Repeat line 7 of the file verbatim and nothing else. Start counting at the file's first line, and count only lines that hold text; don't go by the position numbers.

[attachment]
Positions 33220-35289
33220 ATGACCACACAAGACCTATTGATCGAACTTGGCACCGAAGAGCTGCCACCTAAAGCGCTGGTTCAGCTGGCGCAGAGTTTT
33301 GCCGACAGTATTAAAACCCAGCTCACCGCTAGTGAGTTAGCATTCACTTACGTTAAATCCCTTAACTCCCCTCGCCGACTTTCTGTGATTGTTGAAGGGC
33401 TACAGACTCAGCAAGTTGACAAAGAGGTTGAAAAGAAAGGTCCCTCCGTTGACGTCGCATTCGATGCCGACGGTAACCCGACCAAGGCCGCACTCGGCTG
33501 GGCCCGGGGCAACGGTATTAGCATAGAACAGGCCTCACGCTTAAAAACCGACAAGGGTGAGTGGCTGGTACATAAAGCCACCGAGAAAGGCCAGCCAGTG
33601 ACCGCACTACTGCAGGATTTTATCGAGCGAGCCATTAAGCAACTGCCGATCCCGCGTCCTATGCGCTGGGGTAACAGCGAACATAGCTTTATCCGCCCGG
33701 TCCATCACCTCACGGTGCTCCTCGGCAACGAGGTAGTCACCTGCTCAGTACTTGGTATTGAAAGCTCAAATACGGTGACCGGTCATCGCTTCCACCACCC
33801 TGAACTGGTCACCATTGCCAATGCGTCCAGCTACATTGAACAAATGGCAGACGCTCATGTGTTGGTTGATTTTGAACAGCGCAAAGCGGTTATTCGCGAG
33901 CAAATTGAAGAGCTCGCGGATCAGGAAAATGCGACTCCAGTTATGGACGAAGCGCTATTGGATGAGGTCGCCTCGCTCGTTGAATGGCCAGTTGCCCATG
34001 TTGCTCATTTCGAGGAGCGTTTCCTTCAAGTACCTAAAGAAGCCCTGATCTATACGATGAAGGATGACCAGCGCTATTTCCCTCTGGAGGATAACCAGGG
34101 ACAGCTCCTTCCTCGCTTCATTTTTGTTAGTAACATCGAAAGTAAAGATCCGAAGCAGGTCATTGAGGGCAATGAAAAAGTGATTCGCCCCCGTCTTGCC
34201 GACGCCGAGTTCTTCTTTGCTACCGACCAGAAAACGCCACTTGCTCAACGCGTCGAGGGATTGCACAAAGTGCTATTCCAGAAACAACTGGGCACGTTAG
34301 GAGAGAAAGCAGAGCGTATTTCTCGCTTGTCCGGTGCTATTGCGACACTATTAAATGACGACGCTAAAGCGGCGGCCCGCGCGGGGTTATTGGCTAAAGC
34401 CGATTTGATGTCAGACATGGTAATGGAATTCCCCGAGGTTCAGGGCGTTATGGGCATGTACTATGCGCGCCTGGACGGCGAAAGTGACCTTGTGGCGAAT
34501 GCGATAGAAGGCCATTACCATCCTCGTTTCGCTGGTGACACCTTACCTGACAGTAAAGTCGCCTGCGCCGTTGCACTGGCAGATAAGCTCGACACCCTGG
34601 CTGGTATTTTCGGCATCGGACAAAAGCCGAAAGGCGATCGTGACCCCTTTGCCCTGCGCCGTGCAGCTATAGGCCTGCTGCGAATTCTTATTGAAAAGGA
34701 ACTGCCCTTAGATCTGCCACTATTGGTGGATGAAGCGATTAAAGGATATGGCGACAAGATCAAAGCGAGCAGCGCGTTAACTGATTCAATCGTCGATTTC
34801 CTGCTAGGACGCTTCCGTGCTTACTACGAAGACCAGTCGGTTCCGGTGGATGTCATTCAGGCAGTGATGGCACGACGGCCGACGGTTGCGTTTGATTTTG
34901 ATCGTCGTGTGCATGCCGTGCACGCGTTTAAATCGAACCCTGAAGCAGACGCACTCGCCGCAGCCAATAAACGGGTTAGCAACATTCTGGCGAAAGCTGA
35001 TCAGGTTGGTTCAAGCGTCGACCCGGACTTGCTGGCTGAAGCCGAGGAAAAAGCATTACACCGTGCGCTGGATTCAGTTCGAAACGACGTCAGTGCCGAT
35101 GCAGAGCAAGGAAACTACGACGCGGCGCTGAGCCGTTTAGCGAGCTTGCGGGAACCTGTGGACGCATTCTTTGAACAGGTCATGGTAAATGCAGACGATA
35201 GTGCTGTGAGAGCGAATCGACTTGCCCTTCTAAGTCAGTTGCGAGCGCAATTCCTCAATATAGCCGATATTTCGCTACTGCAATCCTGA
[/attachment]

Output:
33701 TCCATCACCTCACGGTGCTCCTCGGCAACGAGGTAGTCACCTGCTCAGTACTTGGTATTGAAAGCTCAAATACGGTGACCGGTCATCGCTTCCACCACCC